Suicide epidemic illuminates an anxiety crisis in the French workplace

Something is amiss in the land of leisurely lunches and six-week-plus paid vacations. The French, known more for their joie de vivre than workaholism, are in a crisis after a series of job-related suicides at several top corporations -- including a shocking 25 deaths at France Télécom (FTE), Europe's largest broadband Internet provider, since February 2008.

The suicide spree -- the latest victim, on Saturday, was an employee at defense contractor Thales -- has raised concerns about le stress at the workplace. In a country where job security has been reliable, a rash of job losses, relocations, and outsourcings has taken its toll.
Anxiety attack

"We have lost the sense of what a company, in the true sense of the word, really is," says Sébastien Crozier, a union representative for France Télécom employees. "We are in a moral crisis. Things are so bad that when workers are asked to relocate, they ask, 'What's the use?'"

Concerned about the mounting problem, France's ministry of labor announced an emergency plan this month that would require all companies with more than 1,000 employees to introduce antistress measures by February 10. France is considering to publicly commend companies that are dealing with job anxiety -- and shame those doing a bad job of that, according to Le Figaro.

France Télécom, which has struggled since 1997 to transform itself from a state-run landline provider into a privatized leader in mobile and Internet offerings, has gone through a series of restructurings in recent years. Between 2006 and 2008, the group, which posted €53.5 billion ($79.6 billion) in revenue last year, eliminated 22,000 jobs, leaving it with a workforce of about 100,000.

The latest suicide at France Télécom was on Oct. 15, but another call-center worker attempted suicide on Tuesday. The 32-year-old employee, who had overdosed on medication on the job, was rescued by colleagues, the Associated Press reports.

Relocation and retraining

Many blame the suicides and attempts on forced relocations and retraining for employees who have done one job for decades. Technicians who once repaired phone lines now work in customer-service centers, answering calls about the company's Orange mobile and Internet brand offerings.

"What do we do with a government worker who has been doing the same job for many years, and all of a sudden, we need them to do something else?'" says André Dupuis, a retired executive from French media company Thomson (TMS). "When you're 20 or 30 years old, you can change your job pretty easily. When you're 40 or 50, it's much harder."

Union representative Crozier says much of the stress at France Télécom comes from a new regime that he says prioritizes short-term profit over long-term sustainability. That work-stress situation, he says, may baffle Americans accustomed to high-pressure workplaces and frequent job changes.

"Anglo-Saxon cultures and Latin cultures have different relationships with their jobs," he says. "In Anglo-Saxon culture as we see it, one of the primary motivations in work is the money you make. In France, that hasn't been the case. Work is more based on the social function and status that it provides."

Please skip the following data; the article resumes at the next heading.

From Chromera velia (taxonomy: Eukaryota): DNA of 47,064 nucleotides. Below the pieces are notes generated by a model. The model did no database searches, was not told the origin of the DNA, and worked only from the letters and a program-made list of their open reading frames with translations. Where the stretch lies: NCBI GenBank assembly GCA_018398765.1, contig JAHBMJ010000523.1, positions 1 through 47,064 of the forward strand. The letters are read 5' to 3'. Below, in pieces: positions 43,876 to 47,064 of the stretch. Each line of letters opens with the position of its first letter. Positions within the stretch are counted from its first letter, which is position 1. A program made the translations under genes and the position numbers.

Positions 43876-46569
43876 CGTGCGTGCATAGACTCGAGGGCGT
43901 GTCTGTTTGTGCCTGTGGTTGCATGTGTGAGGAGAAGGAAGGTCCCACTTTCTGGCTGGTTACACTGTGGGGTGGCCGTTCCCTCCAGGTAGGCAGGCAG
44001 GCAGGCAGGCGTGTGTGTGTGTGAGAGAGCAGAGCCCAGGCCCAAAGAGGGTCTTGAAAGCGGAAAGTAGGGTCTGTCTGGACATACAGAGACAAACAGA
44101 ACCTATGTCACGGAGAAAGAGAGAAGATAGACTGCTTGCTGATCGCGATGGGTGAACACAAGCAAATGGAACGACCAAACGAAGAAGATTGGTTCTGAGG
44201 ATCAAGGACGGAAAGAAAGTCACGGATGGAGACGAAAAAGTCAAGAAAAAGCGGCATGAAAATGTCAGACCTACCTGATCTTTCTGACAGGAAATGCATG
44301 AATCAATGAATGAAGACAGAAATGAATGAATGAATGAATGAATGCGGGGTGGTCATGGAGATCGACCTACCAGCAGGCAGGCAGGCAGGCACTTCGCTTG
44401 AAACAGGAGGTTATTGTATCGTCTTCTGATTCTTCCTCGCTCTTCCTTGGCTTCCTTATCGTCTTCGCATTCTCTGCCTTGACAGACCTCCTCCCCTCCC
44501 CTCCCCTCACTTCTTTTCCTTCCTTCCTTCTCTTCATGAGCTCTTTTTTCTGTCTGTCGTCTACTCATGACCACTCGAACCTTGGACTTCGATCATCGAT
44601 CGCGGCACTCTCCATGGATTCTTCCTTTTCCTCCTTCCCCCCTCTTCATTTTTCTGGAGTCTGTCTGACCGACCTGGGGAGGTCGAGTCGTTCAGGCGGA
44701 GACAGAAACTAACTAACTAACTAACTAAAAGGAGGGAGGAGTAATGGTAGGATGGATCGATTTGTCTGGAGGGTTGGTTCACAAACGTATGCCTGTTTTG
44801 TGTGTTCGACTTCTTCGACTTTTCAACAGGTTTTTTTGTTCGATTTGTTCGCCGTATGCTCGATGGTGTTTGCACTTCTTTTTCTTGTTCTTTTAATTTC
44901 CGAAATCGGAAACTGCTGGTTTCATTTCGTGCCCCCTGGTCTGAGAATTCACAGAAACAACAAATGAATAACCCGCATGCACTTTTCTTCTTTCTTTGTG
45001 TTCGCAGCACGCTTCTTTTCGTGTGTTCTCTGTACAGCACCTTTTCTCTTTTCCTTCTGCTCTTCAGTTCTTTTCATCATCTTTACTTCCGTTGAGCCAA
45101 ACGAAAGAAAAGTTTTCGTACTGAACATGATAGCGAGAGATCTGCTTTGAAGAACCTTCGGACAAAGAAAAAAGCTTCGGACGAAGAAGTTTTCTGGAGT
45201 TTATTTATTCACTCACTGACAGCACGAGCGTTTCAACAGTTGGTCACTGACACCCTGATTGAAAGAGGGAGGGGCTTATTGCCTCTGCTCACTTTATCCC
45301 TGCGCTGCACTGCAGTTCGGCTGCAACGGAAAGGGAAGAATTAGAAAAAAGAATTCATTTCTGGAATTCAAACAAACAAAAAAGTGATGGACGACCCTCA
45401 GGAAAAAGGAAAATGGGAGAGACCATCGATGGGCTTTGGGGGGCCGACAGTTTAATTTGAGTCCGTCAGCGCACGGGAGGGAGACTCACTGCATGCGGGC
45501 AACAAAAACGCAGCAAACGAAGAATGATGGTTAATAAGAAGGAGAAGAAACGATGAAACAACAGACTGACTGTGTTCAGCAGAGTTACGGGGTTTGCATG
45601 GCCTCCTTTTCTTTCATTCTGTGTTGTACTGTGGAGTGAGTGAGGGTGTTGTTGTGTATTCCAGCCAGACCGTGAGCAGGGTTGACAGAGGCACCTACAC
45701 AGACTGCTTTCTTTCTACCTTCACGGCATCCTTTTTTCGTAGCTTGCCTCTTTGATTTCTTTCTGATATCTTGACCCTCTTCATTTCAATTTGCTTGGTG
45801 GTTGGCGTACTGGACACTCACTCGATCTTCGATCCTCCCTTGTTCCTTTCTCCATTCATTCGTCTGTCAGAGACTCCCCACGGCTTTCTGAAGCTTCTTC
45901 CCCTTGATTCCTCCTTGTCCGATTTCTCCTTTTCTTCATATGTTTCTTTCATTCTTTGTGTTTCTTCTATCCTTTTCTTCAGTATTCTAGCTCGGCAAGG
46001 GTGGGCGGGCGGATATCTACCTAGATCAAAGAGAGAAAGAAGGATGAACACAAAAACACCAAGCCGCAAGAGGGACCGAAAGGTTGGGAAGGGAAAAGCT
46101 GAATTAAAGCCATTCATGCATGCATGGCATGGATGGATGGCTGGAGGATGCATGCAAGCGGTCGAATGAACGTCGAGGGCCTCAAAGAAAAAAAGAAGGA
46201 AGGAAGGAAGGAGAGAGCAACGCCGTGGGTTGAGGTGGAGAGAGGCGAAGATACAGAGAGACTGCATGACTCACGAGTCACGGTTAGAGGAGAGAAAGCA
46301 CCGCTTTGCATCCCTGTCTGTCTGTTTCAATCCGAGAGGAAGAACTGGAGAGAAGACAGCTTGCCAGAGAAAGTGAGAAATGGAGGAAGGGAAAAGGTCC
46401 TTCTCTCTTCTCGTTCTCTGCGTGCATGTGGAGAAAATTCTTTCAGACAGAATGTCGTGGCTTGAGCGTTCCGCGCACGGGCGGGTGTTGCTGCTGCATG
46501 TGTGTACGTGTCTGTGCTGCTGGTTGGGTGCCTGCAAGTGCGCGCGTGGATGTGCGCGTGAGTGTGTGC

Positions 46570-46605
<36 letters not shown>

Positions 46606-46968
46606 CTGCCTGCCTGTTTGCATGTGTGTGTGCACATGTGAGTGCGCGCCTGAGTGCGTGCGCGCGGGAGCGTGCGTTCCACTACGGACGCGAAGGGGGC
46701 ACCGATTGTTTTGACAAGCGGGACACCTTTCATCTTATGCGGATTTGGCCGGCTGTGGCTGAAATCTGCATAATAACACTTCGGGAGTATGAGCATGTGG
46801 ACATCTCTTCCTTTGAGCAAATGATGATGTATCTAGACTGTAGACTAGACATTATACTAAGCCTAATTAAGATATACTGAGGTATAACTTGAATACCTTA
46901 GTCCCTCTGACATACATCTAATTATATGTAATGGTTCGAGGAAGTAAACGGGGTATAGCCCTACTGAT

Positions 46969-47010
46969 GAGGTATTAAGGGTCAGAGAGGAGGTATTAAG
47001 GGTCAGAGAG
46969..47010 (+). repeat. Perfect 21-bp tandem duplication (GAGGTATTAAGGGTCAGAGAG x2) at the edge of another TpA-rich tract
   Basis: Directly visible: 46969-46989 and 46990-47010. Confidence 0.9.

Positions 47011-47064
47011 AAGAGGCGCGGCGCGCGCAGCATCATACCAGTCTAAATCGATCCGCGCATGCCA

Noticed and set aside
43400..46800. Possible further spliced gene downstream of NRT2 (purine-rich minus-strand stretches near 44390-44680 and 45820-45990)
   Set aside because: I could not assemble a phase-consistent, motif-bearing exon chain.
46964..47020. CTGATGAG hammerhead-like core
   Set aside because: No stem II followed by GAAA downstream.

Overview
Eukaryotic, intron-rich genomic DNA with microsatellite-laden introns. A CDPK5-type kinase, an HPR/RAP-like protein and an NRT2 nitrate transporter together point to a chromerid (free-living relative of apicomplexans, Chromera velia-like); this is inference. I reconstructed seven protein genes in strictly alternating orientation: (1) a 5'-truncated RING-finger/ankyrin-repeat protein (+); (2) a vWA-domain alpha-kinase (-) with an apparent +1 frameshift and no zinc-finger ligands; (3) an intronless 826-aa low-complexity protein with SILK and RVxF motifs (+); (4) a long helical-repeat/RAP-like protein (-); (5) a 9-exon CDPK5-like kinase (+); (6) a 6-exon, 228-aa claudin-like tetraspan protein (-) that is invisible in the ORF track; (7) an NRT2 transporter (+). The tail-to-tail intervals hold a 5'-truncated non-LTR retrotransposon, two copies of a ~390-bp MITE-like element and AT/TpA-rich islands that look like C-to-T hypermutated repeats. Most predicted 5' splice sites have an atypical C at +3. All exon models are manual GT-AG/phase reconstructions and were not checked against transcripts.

What he's saying, in short, is that it's easier for Americans to change jobs or move to different cities as long as they're still getting a paycheck. But in France, involuntary dislocations can disrupt a worker's self-identity.

Companies in crisis

Along with France Télécom and Thales, French car giants Renault and Peugeot have also experienced numerous employee suicides. Authorities at Peugeot's Sport division are examining whether an employee suicide last Friday was connected to workplace pressure, according to Le Nouvel Observateur.

Some media observers say the crisis is overblown -- that the suicide rate at France Télécom is no higher than the national average of 26.4 men and 9.2 women per every 100,000, according to the World Health Organization. The U.S. suicide rate is 17.6 men and 4.1 women per 100,000.

But the France Télécom rate is higher than the norm, Crozier says, because the victims are often executives -- an unusual category in France's suicide statistics. "In the letters they leave, we keep on seeing, 'It's the company,'" Crozier says. "We have never seen this on this scale."

Taking steps

France Télécom this month has taken a series of measures to soothe anxious workers, replacing its deputy chief executive in c charge of French operations; establishing a freeze on restructuring until the end of December; and taking the equivalent of 1,000 outsourced jobs back in-house. "Now more than ever, we have to accelerate the measures" to get out of this "infernal spiral," CEO Didier Lombard told Le Télégramme.

Although former Thomson executive Dupuis says globalization is inevitable, many of the workplace problems that companies are experiencing may come from the workforce challenges that arise when integrating into the global economy. "It creates a social drama," says Dupuis. As far as France is concerned, this is one drama the country hopes will end quickly.

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